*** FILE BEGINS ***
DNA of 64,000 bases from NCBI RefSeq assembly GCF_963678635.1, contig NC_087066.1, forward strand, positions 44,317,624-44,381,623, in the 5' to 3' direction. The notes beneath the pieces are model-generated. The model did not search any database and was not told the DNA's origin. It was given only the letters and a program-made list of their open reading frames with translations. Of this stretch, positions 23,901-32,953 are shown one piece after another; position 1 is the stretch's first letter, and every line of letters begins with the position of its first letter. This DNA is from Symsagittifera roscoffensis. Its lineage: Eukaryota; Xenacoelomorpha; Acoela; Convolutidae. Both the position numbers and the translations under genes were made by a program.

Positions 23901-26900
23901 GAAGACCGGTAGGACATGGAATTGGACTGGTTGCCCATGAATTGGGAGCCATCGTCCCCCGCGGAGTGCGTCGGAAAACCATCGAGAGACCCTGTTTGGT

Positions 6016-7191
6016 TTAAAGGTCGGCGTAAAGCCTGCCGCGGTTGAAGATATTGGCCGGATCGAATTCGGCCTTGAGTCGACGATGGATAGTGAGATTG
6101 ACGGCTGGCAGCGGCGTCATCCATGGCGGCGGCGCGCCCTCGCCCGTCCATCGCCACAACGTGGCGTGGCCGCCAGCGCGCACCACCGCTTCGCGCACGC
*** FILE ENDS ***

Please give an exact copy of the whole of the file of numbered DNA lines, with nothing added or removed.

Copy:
DNA of 64,000 bases from NCBI RefSeq assembly GCF_963678635.1, contig NC_087066.1, forward strand, positions 44,317,624-44,381,623, in the 5' to 3' direction. The notes beneath the pieces are model-generated. The model did not search any database and was not told the DNA's origin. It was given only the letters and a program-made list of their open reading frames with translations. Of this stretch, positions 23,901-32,953 are shown one piece after another; position 1 is the stretch's first letter, and every line of letters begins with the position of its first letter. This DNA is from Symsagittifera roscoffensis. Its lineage: Eukaryota; Xenacoelomorpha; Acoela; Convolutidae. Both the position numbers and the translations under genes were made by a program.

Positions 23901-26900
23901 GAAGACCGGTAGGACATGGAATTGGACTGGTTGCCCATGAATTGGGAGCCATCGTCCCCCGCGGAGTGCGTCGGAAAACCATCGAGAGACCCTGTTTGGT

Positions 6016-7191
6016 TTAAAGGTCGGCGTAAAGCCTGCCGCGGTTGAAGATATTGGCCGGATCGAATTCGGCCTTGAGTCGACGATGGATAGTGAGATTG
6101 ACGGCTGGCAGCGGCGTCATCCATGGCGGCGGCGCGCCCTCGCCCGTCCATCGCCACAACGTGGCGTGGCCGCCAGCGCGCACCACCGCTTCGCGCACGC